Washington - It was at Costco that Justine Chen realised she was in love.
"I would never do this for anyone else," Chen told her boyfriend, while accompanying him for an eye exam there on a Saturday afternoon. It was sweaty and crowded, the wait longer than expected.
And yet - rather than feel bored or aggravated over hours wasted on someone else's errands, she was perfectly happy in that beige, soulless warehouse in Glendale, California. It hit her during that trip, plus a follow-up the next weekend to pick up his glasses, that she didn't just like this guy. She loved him.
Yet Chen, 34, did not pronounce those words for the first time while surrounded by bags of oranges or supersize jugs of protein powder. She held on to them for months.
In the meantime, Chen's "Wow, I love this guy" euphoria spiraled into "Is it too soon?" anxiety. Like a good millennial, she Googled: When is an appropriate time to say "I love you"? Though Chen's research confirmed that their relationship was within the socially accepted range of three to six months, she waited. They took an out-of-town trip together, and still, she waited.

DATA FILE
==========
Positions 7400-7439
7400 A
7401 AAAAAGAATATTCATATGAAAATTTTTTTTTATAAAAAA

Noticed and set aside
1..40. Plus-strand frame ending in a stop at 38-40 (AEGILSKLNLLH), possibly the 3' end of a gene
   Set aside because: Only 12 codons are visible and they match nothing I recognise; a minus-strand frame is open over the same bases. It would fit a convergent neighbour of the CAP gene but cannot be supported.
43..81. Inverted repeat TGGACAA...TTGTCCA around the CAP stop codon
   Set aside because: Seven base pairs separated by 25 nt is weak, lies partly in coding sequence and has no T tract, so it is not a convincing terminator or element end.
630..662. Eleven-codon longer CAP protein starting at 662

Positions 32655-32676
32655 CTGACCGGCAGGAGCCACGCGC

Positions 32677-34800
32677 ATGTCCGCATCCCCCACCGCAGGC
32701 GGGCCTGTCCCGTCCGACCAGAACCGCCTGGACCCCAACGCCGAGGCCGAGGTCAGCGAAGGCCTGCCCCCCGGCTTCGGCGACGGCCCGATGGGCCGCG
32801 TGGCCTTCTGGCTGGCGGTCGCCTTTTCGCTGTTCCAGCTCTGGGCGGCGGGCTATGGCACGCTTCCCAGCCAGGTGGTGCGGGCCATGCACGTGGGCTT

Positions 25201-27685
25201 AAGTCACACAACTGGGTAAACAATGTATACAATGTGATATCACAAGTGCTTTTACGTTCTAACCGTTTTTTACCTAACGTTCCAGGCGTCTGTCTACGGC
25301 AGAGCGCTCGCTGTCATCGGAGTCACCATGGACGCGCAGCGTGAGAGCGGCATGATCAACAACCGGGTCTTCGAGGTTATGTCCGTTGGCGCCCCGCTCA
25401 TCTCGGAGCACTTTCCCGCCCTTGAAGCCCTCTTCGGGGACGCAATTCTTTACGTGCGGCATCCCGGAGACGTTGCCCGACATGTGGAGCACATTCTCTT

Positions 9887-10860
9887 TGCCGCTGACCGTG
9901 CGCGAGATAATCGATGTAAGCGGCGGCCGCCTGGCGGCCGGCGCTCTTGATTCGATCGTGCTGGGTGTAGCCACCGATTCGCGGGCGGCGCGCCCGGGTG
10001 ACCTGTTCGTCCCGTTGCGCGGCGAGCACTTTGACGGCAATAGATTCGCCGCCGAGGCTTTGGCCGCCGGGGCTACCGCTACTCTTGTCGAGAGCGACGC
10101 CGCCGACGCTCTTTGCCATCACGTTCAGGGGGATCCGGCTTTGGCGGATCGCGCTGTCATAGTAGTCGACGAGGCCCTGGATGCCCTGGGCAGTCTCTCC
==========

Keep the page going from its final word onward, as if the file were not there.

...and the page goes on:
You might think: Just say it already! But there are no guidelines for when to pull the trigger. I've spoken to people who said it on a first date (don't worry - they're happily married!); within the first week; the first or second month; almost a year. Several people told me they've felt embarrassed or "behind" to be saying it for the first time in their late 20s or early 30s. When I told a dating coach I haven't said it romantically in 12 years, she became alarmed and offered me her services.
In the past decade, the anxiety over when to say "I love you" has been amped up by dating apps and sites, which make it increasingly easy to connect and disconnect. With more options, it's that much harder to find a match that lasts.
Promising connections fizzle and disappear, often without warning or explanation. It can take couples three to six to nine months to decide to be exclusive, let alone feel ready to say, "I love you." Saying those three little words to a significant other has become a bigger deal than ever before.
It's not that daters aren't vocal about what they mean to one another in words, actions - and, unfortunately, inaction. Rather, it's that the expectations and assumptions surrounding this phrase have become so overblown.
Through conversations with numerous daters and experts, it's clear that many of us would benefit from turning down the pressure - and conveying what we feel when we feel it.The Washington Post